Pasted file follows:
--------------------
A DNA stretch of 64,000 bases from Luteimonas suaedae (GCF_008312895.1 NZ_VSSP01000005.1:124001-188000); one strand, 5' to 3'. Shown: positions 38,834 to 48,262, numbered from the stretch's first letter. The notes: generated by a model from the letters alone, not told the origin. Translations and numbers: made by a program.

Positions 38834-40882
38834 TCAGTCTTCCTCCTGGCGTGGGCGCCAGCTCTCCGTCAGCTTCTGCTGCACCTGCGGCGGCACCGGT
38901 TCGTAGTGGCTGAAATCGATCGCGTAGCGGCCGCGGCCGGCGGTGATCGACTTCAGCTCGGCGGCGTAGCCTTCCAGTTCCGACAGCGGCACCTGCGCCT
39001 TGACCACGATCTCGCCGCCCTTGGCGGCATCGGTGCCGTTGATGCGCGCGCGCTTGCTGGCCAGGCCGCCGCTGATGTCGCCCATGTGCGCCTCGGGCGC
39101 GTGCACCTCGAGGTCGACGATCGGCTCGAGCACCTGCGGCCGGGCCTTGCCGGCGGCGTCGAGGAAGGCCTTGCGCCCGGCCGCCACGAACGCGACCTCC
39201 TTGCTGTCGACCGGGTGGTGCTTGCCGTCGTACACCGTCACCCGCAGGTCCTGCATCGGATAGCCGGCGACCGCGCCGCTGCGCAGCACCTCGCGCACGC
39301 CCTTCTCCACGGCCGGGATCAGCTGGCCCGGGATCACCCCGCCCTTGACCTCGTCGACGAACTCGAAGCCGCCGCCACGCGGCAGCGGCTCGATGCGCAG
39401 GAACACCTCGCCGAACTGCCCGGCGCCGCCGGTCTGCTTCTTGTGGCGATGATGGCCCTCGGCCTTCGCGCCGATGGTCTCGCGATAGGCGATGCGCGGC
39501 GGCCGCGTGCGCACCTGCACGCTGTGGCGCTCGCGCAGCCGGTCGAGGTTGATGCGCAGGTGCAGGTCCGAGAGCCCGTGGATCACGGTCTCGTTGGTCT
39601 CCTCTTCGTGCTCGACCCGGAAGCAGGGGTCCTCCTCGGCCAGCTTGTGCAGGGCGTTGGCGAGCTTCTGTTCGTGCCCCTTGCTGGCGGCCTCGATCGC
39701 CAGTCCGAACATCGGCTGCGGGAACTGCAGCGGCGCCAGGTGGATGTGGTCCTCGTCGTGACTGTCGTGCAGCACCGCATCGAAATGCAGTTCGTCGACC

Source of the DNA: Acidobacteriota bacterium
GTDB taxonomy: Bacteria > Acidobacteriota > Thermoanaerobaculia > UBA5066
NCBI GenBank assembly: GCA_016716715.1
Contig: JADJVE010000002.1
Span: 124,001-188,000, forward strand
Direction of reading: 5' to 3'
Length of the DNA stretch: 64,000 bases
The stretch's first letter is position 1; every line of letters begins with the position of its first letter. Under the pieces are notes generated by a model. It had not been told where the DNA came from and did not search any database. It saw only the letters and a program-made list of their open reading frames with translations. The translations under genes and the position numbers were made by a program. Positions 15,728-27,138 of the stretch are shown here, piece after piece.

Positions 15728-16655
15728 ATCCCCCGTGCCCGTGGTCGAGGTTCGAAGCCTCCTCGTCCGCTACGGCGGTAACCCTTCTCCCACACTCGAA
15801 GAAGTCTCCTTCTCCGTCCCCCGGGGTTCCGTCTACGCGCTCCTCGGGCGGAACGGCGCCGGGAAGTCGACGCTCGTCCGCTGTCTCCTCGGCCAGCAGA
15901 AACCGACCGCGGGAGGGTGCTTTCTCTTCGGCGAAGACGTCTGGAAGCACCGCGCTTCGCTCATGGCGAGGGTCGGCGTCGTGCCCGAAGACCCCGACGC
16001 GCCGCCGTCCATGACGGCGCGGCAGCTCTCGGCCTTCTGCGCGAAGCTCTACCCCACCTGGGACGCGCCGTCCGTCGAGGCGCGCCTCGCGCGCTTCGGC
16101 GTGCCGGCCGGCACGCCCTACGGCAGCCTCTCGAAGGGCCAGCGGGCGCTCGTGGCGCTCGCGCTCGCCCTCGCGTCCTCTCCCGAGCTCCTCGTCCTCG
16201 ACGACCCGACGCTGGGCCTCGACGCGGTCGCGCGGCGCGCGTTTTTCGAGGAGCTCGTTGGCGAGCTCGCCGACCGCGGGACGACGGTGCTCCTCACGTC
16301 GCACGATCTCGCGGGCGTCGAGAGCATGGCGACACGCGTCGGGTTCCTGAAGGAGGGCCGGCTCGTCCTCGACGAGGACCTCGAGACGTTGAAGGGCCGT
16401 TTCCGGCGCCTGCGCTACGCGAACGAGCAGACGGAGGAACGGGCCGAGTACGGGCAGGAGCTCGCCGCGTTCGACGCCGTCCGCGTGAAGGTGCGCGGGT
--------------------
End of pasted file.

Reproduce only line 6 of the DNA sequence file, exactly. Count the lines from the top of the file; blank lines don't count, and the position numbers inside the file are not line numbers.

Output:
39101 GTGCACCTCGAGGTCGACGATCGGCTCGAGCACCTGCGGCCGGGCCTTGCCGGCGGCGTCGAGGAAGGCCTTGCGCCCGGCCGCCACGAACGCGACCTCC